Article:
Mental models. We all have them. It can help us make sense of the world. . . and keep us stuck. Every mental model is really a shortcut in understanding reality.
A mental model is simply a way we understand something. Politics are a mental model. Each political view has a certain viewpoint on many topics and issues. But given the wide array of political views, it would appear that each viewpoint has shortcomings — information that is missing or ignored.
The same is true throughout our lives. Every mental model we have gives us both strengths and weaknesses. And we rarely examine why those models are there, or where they come from.
Many of us grew up with the “tough it out” or “screw it, I’m out” models of marriage. The lessons learned by watching these two models can keep us stuck and limit our possibility for change in marriage.
Are you ready to make a shift in your mental model? Allow me to offer yet another model. I think you will find my model has more potential than either of the other two models.
In this week’s podcast, I cover the 3 models and give you help in making the shift. Let me know what model you had growing up, and how you are changing it now. Just leave a comment in the area below.
If you are ready for a new model, but are not quite sure how to get there, please grab my Save The Marriage System RIGHT HERE.
I remember when I first took a personality test years ago. It was the Myers Briggs Personality Indicator (MBTI). I answered a bunch of questions and received a four-letter designation (not to be confused with 4 letter words that have been used to describe me!).
What amazed me was how accurate the description was for that particular type (1 of 16). The designation helped me think about how I processed the world.
There is one problem, though. That particular profile has lots of moving parts, making it a bit complicated for the typical person who is trying to figure out how your personality and your spouse’s personality makes your marriage more or less difficult.
Today, I want to offer a much simpler approach. This approach, the Personality Matrix, has only 4 different types. And you don’t even need a test to tell you where you fall. When you hear my descriptions in the audio (below), you will quickly locate your primary type. You will also quickly assess your spouse’s type.
You will also discover your greatest strengths and weaknesses — and how to escape your vulnerabilities.
More than that, I will share with you how to speak to your spouse’s type, so that you both feel more understood — and more capable of navigating the stuck points of your personality.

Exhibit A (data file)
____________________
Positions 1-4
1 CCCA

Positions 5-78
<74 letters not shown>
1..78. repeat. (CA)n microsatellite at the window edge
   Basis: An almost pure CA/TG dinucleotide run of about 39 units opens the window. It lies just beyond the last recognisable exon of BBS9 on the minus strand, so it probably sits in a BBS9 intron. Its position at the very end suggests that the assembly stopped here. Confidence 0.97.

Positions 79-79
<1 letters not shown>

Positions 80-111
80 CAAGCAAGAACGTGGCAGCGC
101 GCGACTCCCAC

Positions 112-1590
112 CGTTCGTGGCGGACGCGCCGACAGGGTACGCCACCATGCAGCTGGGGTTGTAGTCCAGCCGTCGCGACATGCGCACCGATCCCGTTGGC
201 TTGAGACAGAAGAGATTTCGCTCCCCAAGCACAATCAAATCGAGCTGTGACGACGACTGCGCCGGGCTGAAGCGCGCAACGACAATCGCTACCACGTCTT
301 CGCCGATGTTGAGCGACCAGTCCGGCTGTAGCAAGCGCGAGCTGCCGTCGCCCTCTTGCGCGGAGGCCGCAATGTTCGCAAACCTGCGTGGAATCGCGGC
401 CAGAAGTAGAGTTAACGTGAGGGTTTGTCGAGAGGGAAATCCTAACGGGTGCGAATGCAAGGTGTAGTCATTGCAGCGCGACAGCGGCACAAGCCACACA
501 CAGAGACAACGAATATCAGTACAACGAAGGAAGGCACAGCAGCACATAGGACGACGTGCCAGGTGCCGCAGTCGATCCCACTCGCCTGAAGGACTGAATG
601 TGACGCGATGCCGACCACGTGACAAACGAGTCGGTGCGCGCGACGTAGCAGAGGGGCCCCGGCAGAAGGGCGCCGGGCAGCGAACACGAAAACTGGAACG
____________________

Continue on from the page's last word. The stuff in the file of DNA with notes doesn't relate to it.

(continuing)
I invite you to leave a comment below, with the type you discovered and how you are going to make a shift away from your natural weakness.
His opening line said it all: “Tell me what I can do right now! Don’t tell me about some plan for the next 3 months. I want to know what I can do RIGHT NOW!”
I can tell yo what Bob was looking for: some trick, technique, or tip that he could do without any effort. He wanted something quick and easy — something that required no energy or real effort on his part.
Results. That was what he wanted. But really, what he wanted was “results without effort.” We all get tempted by that.
I will tell you what I told Bob: there are some things you can do, and you can start doing them right now, this instant. But they aren’t little tricks. They aren’t manipulation.
Instead, they are ways you can approach your marriage and your life, making an instant shift, that could create incredible change.
IF you were to do all 3 things I suggest in my audio, I guarantee your life will radically change for the better — and so will your marriage!
These shifts are simple and direct. And they mostly require you to make an internal shift. You don’t have to know any “secret language pattern,” or understand any “sneaky brainwashing tricks.”
In fact, all 3 things I suggest you do only takes you to a place of MORE authenticity.
Bob contacted me a couple of months later. He told me that when I first responded, he was “ticked off” (cleaned up version), and thought about sending me a searing email.
The next day, he decided he had nothing really to lose. He was out of ideas. Every other technique had backfired, so he thought he might just want to give my ideas a try.
Bob took on all 3 items I describe in the podcast. It took a little time to get unhooked from his automatic actions. But what he noticed right off was the shift within him.
He responded differently, interacted differently, and carried himself differently.
His wife took note. His life took a turn. How about you?
Are you familiar with the term? It describes someone that asks a question, but is a jerk with the answer that is given.
Just observationally, I see couples do this in 6 ways. One or the other asks a question, gets an answer, then disregards the answer. In fact, sometimes the answer ends up being a weapon.
Do you do that? Do you ask a question and then misuse the response?
Discover the 6 ways you could be an “ask-hole,” and then learn how to do it differently.
Don’t be an Ask-hole to your spouse! Please listen to the free audio below the infographic: